Among conservative rabbis, a wide disagreement over same-sex marriage

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Conservative rabbis can decide for themselves whether they will perform same-sex weddings. Rabbi Allan Schranz,
of the Sutton Place Synagogue in Manhattan, does not.
Photo By Robert Caplin

By Joseph Berger
The New York Times

Though he approves of New York State’s new law allowing same-sex marriage, Rabbi Allan Schranz of the Sutton Place Synagogue, a Conservative congregation in Manhattan, will not officiate at a wedding ceremony for same-sex couples, pointing out that his reasons, though partly rooted in Jewish traditions, are mostly rooted in his personal traditions.

“I won’t participate because I’ve never done it and don’t want to start at this stage of my career,” said Rabbi Schranz, 64, who has been a rabbi for almost 40 years. “I’m not going to change, but if somebody else wants to do it, I’ll support that.”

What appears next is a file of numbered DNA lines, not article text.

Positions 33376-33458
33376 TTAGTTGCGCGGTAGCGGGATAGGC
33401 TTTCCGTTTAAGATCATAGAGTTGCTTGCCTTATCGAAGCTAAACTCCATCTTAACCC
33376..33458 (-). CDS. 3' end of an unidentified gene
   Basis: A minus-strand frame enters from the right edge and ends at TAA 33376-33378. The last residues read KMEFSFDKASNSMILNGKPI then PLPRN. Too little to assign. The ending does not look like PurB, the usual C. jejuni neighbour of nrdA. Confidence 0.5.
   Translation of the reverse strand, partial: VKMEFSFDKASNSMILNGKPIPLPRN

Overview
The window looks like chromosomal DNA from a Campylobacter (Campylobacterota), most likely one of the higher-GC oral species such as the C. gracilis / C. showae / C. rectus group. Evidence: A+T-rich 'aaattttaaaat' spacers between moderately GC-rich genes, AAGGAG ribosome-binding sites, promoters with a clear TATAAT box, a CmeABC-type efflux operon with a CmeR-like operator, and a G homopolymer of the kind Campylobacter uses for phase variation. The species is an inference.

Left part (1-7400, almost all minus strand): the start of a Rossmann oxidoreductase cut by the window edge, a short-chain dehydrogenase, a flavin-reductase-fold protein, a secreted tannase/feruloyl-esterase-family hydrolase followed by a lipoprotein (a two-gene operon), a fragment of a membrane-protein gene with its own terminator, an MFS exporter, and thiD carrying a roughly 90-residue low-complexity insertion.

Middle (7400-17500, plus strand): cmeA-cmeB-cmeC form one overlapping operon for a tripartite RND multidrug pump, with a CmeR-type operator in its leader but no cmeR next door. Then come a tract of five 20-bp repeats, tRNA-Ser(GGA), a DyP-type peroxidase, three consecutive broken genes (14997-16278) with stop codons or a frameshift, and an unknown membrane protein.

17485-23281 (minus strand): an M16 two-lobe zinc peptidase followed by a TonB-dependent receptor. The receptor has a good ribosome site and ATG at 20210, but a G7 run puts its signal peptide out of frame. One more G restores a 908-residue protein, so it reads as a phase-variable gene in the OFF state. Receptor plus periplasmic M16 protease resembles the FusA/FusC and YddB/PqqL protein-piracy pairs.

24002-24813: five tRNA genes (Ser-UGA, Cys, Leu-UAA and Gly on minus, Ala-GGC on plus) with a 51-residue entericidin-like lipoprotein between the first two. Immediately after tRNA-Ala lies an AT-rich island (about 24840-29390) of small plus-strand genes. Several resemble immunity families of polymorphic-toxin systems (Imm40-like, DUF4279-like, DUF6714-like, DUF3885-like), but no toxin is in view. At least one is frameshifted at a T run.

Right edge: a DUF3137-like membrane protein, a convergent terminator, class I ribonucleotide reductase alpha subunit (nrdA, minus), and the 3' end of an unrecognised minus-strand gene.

But at another Conservative congregation, Temple Israel Center in White Plains, Rabbi Gordon Tucker, 60, the synagogue’s leader, performed a Jewish ceremony a year ago for two young gay men who had been civilly married in Connecticut. On Saturday, the first anniversary of the wedding, the men were called up for an aliyah, a blessing they said over the Torah, and their parents sponsored the celebratory kiddush, the postworship meal for congregants.

“It’s not controversial in the congregation,” said Rabbi Tucker, a former dean of the rabbinical school at the Jewish Theological Seminary, the movement’s fountainhead. “Over a period of years we have reached a consensus and people supported my position.”

The two rabbis’ contrasting viewpoints are reflective of the wide disagreement within Conservative Judaism on an issue that continues to roil many of its synagogues even after passage of laws in New York and five other states that legalize same-sex marriage.

The other denominations of Judaism are less divided. All but several Orthodox rabbis, from Modern to Hasidic, oppose same-sex marriage largely because of the explicit ban against homosexual sex in Leviticus and would never officiate at a Jewish wedding ceremony, while most, but not all, Reform and Reconstructionist rabbis will do so.